How Ilyas Qadri Talked to Jinn in on Phone, Mawlānā is a title, mostly in Central Asia and in the Indian subcontinent, preceding the name of respected Muslim religious leaders, in particular graduates of religious institutions, e.g. a madrassa or a darul uloom, or scholars who have studied under other Islamic scholars.
This word has been borrowed into the Swahili language, where it is used also as a title of respect for revered members of a community, religious or secular, roughly equivalent to the English “Sir”. In some circles it is used to refer to Ron Karenga, the Afro-American activist.
In the mostly Muslim region of West Africa, the root has been proposed as a source for the words Mallam (Hausa language) and Maame (Wolof language), which are used to denote Islamic scholars, or in areas practising folk Islam or folk magic, a local shaman. Among the Hausas the word Mallam is additionally used as equivalent of English Mr. A more likely explanation for this word (and for the Swahili mwalimu) is the Arabic word mu’allim, which in Moroccan Arabic is pronounced “m’allam” and means ‘teacher’ or ‘master’ in a Qur’anic school.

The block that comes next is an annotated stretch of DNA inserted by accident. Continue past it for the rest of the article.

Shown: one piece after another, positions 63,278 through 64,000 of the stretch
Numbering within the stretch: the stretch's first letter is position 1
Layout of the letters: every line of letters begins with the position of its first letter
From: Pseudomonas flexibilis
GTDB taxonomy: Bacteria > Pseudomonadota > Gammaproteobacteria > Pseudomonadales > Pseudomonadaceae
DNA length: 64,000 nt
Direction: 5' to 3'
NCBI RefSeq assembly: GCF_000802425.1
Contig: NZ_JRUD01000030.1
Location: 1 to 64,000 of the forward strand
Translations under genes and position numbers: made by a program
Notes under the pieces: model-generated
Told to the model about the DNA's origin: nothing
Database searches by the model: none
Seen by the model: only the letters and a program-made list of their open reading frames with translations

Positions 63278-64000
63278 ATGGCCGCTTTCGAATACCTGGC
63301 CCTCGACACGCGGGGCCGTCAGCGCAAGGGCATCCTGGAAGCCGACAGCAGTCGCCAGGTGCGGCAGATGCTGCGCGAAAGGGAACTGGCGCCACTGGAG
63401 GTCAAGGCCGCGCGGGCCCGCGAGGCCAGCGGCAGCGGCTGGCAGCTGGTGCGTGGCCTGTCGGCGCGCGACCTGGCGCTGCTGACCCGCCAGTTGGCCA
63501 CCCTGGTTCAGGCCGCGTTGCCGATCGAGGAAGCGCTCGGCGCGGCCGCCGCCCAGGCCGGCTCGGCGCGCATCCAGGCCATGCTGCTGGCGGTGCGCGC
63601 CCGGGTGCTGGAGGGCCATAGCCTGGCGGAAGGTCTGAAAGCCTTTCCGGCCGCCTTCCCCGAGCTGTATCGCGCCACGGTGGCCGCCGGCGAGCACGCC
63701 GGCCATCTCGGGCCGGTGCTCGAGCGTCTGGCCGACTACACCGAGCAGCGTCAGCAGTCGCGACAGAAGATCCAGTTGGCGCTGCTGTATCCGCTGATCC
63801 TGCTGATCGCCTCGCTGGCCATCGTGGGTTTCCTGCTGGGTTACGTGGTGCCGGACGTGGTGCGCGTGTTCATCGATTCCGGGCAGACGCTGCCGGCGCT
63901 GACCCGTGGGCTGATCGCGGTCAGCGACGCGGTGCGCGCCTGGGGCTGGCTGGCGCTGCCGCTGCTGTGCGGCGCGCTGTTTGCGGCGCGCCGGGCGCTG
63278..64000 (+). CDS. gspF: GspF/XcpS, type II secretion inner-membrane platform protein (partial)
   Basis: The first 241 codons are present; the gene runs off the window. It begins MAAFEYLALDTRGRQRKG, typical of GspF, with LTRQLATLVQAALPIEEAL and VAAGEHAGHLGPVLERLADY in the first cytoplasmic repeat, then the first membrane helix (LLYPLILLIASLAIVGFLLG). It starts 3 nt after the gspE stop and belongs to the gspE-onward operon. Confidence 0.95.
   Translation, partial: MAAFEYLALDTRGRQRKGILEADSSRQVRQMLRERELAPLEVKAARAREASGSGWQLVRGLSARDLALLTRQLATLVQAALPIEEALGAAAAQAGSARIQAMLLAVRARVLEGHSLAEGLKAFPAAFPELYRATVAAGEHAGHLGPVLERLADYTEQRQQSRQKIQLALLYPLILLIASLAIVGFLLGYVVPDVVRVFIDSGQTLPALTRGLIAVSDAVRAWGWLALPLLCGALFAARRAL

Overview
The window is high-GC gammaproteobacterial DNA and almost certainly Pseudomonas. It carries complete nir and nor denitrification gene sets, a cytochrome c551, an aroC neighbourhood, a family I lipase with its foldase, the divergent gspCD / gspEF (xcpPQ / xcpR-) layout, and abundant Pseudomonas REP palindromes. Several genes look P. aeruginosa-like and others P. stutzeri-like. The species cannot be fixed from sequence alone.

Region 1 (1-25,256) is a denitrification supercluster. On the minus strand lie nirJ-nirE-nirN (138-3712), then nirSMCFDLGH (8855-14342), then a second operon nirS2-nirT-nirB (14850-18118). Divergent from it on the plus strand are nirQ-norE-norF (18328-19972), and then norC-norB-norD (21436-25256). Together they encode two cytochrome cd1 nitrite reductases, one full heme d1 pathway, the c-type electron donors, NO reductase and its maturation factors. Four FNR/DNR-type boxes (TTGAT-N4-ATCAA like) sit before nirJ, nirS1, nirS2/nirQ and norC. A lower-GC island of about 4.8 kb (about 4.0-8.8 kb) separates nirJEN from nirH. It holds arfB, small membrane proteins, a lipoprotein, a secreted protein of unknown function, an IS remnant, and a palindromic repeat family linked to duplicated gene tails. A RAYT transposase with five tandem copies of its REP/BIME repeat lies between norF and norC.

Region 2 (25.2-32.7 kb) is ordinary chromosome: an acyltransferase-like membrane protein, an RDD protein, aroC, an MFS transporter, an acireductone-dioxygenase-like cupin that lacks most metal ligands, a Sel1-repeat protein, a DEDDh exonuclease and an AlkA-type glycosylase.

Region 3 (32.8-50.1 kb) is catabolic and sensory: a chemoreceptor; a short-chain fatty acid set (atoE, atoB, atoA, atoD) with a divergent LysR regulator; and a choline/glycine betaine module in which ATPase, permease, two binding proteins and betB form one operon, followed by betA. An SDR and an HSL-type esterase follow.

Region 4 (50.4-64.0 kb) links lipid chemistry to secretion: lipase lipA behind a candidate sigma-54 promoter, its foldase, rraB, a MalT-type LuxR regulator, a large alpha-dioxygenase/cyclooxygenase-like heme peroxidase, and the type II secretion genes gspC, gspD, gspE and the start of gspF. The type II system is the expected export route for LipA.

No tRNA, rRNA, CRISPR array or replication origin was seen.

In the Central Asian and South Asian / Indian subcontinent context, where “Mullah” does not carry a formal sense, Maulana is often the word of choice for addressing or referring to Muslim religious scholars that are respected, while Mullah is used often derogatorily for people the speaker considers to be more rabble-rousers than scholars.
Although the words Maulvi and Maulana are interchanged in the Indian Subcontinent as a title of respect, Maulana is more often associated with formal qualification following study at a madrassa or darul uloom and Maulvi is usually more a general title for religious figures. In Bangladesh, in the government Aliyah madrassa system, Maulvi is also associated with formal degrees for those who have passed the course of Maulvi (basic), Maulvi Alim (intermediate) or Maulvi Fazil (advanced).